In regards to the opioid epidemic, it’s thought that many people who originally took the drugs as prescribed started to take more. In other words, they began abusing them. And when pills became too expensive or difficult to get, they turned to heroin, an opioid made from morphine, which was more readily available. Regardless of the source, the addiction can turn deadly because of the other physiological effects of opioids.

Opioid receptors aren’t just in areas of the brain that control pain, they’re also in the parts that control breathing, like the brain stem. When they block signaling there, opioids slow down and can even stop breathing. Doctors call this respiratory depression, and it’s usually what kills people who overdose. Fortunately, we now have some ways to counteract overdoses.

Naloxone can be injected or squirted up someone’s nose and, within minutes, seemingly bring people back from the dead. It’s actually an opioid, too, since it binds to opioid receptors but unlike heroin or prescription painkillers, which are agonists, naloxone is an antagonist. That means that when it binds to a receptor, it doesn’t turn on any of the usual effects. Instead, it acts as a blocker. Naloxone works so well because it binds to opioid receptors more strongly than the overdose drug. So it can flood your system and prevent the drug from binding.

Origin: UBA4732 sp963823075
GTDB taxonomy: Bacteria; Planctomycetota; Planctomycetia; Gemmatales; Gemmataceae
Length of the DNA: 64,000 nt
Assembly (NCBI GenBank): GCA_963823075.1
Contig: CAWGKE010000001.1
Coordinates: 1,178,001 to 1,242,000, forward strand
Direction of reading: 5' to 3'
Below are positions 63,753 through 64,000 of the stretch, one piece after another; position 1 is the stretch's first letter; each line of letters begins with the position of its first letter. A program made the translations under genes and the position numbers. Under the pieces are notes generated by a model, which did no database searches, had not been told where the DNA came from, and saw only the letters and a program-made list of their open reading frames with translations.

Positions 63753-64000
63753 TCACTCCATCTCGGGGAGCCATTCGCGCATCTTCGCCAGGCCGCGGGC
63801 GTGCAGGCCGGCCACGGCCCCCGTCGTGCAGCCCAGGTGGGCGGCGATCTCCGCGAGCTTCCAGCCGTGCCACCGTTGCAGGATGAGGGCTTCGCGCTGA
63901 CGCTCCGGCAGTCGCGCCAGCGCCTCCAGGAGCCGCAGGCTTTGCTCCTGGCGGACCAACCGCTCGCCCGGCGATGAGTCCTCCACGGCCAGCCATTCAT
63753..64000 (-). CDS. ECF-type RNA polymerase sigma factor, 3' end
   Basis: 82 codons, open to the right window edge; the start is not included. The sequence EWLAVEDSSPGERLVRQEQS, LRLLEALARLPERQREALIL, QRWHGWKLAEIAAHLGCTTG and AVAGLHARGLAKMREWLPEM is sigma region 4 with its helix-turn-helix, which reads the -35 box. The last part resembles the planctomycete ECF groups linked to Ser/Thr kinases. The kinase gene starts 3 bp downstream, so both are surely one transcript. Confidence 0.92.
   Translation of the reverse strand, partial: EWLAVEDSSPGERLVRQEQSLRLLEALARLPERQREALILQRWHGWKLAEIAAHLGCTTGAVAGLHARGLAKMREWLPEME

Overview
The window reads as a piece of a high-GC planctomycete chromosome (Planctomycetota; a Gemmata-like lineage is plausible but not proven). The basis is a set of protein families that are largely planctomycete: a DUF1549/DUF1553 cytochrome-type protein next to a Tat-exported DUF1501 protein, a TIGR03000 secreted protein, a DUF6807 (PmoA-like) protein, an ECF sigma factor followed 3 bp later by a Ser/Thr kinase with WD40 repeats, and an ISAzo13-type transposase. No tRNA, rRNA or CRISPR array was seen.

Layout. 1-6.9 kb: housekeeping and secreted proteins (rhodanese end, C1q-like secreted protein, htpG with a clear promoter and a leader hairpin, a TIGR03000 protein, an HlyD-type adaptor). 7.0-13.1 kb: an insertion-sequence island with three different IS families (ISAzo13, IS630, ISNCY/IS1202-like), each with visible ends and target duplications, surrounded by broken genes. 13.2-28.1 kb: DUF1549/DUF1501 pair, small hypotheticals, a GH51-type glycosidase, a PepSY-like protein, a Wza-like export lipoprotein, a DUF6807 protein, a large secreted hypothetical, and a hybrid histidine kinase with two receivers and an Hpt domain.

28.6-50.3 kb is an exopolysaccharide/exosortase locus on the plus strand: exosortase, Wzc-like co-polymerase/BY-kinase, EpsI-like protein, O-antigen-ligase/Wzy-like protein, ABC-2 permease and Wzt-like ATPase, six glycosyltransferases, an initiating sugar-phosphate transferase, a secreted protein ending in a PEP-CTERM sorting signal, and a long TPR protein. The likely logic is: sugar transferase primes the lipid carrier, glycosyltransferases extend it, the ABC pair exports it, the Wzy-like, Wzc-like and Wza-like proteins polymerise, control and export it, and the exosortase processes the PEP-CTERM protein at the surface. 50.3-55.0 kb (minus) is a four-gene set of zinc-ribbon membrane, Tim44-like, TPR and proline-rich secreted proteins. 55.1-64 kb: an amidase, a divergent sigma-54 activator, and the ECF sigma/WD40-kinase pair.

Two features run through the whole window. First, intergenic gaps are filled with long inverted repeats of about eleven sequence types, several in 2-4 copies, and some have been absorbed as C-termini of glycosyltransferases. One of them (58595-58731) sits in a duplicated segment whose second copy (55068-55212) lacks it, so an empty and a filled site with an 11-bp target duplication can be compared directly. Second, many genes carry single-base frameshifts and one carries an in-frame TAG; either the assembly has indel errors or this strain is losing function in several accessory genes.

A person whose overdosed needs to be treated with naloxone pretty fast.  It doesn’t always take long after an overdose for them to stop breathing. That’s especially true if they’ve taken one of the stronger synthetic opioids, like fentanyl.  Fentanyl is a prescription drug that’s around 50-100 times stronger than morphine. Due to its structure, it can cross a protective membrane called the blood-brain barrier more easily, which means your brain can get flooded with the stuff faster.

Lately, illicit versions of Fentanyl have been added to heroin and other drugs sold on the street.  These other, fentanyl-like drugs are even more powerful, like carfentanil, which is used to tranquilize elephants.  Not only do these drugs cause faster overdoses, but they also need more antidote to counteract the effects.  So even if the person is given a treatment like naloxone in time, there might not be enough on hand to save them.